Sundown for the HH-60H Seahawk, responding to the Brumadinho dam disaster, Atlantic Airways, Mercy One in Iowa, and more!
Airbus Helicopters has been awarded an extension of the Australian Army’s Armed Reconnaissance Helicopter (ARH) Tiger through-life support (TLS) contract by the Australian Department of Defence.
Airbus Australia Pacific managing director Andrew Mathewson said that the five-year, TLS contract extension reflected the current standing of the Tiger in Australia.
“Airbus is committed to ensuring the success of the Australian ARH Tiger fleet, and we have worked closely with the Australian Army and our industry partners to improve the fleet’s performance over many years,” he said.
The TLS extension covering the ARH program until 2025 includes:
- More extensive aircraft and component deeper maintenance;
- Operational maintenance of aircraft allocated to training;
- Aircrew and technician training including maintenance of training devices;
- Design services including OEM design incorporation;
- Systems and software development and testing;
- Complete parts support including MRO, purchasing, storage and distribution; and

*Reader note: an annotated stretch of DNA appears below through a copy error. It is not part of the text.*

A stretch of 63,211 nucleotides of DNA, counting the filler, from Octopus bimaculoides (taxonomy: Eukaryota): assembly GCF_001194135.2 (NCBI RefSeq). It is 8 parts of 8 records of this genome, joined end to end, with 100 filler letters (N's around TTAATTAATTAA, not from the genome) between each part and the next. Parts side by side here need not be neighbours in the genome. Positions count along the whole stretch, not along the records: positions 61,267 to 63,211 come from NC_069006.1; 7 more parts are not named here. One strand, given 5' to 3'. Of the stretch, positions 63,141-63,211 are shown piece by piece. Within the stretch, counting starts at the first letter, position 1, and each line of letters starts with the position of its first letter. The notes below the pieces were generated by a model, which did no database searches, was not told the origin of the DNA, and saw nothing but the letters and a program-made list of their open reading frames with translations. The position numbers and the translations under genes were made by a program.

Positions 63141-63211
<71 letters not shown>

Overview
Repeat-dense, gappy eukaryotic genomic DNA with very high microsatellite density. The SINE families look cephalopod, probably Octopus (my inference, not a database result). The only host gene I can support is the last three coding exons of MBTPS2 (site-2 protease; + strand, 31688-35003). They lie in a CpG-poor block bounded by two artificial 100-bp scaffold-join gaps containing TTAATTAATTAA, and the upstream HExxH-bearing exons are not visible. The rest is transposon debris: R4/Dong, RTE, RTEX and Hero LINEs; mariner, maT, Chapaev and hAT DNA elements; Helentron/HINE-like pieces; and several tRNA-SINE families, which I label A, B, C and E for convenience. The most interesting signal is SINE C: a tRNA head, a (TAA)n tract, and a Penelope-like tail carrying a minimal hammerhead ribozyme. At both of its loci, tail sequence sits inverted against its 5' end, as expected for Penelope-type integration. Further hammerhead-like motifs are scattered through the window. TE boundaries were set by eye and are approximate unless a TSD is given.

- Technical publications; maintenance policy; and fleet management.
“I’m proud that more than 200 full-time positions will remain in Australia to carry out this very important work supporting the Army Aviation Australia-wide, including the creation of apprenticeships in Darwin,” he added. “Moreover, our Airbus engineering capabilities continue to expand thanks to this contract, with key software and modifications being developed on Australian soil.”
Mathewson also said that there would be a cycle of continuous improvement as Airbus continues to learn from the extensive operational experience gained by Tiger helicopters in other countries.
“This is an aircraft type that will serve on into the 2040s in the worldwide fleet. “We will endeavour to provide the best armed reconnaissance helicopter capability in Australia over the same timeframe,” he said.
The two-seater ARH Tiger attack helicopter serves as a key asset for the Australian Army. Today, the fleet of 22 ARH Tiger has flown over 30,000 hours, deployed for day-and-night surveillance and fire-support missions.
Globally, 181 Tigers have been delivered to Australia, France, Germany and Spain, and have accumulated over 115,000 flight hours to date.
First deployed by the French Army in Afghanistan in 2009, the Tiger continues to demonstrate its essential role on theaters of operation as a highly versatile, stealthy, and maneuverable attack helicopter.